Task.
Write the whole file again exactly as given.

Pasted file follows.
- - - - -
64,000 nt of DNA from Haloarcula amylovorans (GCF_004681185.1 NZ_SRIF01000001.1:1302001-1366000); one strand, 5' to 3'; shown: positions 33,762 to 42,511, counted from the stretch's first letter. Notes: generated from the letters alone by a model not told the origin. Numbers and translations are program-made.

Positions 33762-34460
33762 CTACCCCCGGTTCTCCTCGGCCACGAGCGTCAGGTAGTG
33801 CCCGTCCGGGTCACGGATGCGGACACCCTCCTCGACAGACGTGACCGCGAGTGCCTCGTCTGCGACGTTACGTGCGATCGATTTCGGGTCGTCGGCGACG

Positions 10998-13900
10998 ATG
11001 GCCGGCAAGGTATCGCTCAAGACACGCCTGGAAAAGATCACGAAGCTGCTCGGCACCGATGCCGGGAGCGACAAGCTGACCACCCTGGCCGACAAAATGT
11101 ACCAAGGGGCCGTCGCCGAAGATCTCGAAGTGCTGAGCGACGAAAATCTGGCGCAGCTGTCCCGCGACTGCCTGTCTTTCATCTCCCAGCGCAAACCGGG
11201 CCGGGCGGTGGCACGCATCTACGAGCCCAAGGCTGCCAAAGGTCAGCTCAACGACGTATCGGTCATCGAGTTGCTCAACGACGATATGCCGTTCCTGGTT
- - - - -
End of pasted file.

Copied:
64,000 nt of DNA from Haloarcula amylovorans (GCF_004681185.1 NZ_SRIF01000001.1:1302001-1366000); one strand, 5' to 3'; shown: positions 33,762 to 42,511, counted from the stretch's first letter. Notes: generated from the letters alone by a model not told the origin. Numbers and translations are program-made.

Positions 33762-34460
33762 CTACCCCCGGTTCTCCTCGGCCACGAGCGTCAGGTAGTG
33801 CCCGTCCGGGTCACGGATGCGGACACCCTCCTCGACAGACGTGACCGCGAGTGCCTCGTCTGCGACGTTACGTGCGATCGATTTCGGGTCGTCGGCGACG

Positions 10998-13900
10998 ATG
11001 GCCGGCAAGGTATCGCTCAAGACACGCCTGGAAAAGATCACGAAGCTGCTCGGCACCGATGCCGGGAGCGACAAGCTGACCACCCTGGCCGACAAAATGT
11101 ACCAAGGGGCCGTCGCCGAAGATCTCGAAGTGCTGAGCGACGAAAATCTGGCGCAGCTGTCCCGCGACTGCCTGTCTTTCATCTCCCAGCGCAAACCGGG
11201 CCGGGCGGTGGCACGCATCTACGAGCCCAAGGCTGCCAAAGGTCAGCTCAACGACGTATCGGTCATCGAGTTGCTCAACGACGATATGCCGTTCCTGGTT